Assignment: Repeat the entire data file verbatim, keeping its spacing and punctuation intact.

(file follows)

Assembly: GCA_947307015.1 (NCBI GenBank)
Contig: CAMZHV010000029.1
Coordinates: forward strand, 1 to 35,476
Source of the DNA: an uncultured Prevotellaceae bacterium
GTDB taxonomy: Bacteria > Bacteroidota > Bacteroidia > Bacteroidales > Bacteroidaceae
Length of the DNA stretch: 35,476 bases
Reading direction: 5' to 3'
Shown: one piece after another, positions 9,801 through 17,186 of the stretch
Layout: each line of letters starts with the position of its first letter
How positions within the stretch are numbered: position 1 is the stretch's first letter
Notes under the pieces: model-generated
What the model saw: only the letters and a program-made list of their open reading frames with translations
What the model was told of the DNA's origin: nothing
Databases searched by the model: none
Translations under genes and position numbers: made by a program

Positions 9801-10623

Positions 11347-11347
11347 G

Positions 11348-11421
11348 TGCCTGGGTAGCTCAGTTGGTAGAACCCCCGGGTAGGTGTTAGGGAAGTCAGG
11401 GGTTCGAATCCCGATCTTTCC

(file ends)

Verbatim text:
Assembly: GCA_947307015.1 (NCBI GenBank)
Contig: CAMZHV010000029.1
Coordinates: forward strand, 1 to 35,476
Source of the DNA: an uncultured Prevotellaceae bacterium
GTDB taxonomy: Bacteria > Bacteroidota > Bacteroidia > Bacteroidales > Bacteroidaceae
Length of the DNA stretch: 35,476 bases
Reading direction: 5' to 3'
Shown: one piece after another, positions 9,801 through 17,186 of the stretch
Layout: each line of letters starts with the position of its first letter
How positions within the stretch are numbered: position 1 is the stretch's first letter
Notes under the pieces: model-generated
What the model saw: only the letters and a program-made list of their open reading frames with translations
What the model was told of the DNA's origin: nothing
Databases searched by the model: none
Translations under genes and position numbers: made by a program

Positions 9801-10623

Positions 11347-11347
11347 G

Positions 11348-11421
11348 TGCCTGGGTAGCTCAGTTGGTAGAACCCCCGGGTAGGTGTTAGGGAAGTCAGG
11401 GGTTCGAATCCCGATCTTTCC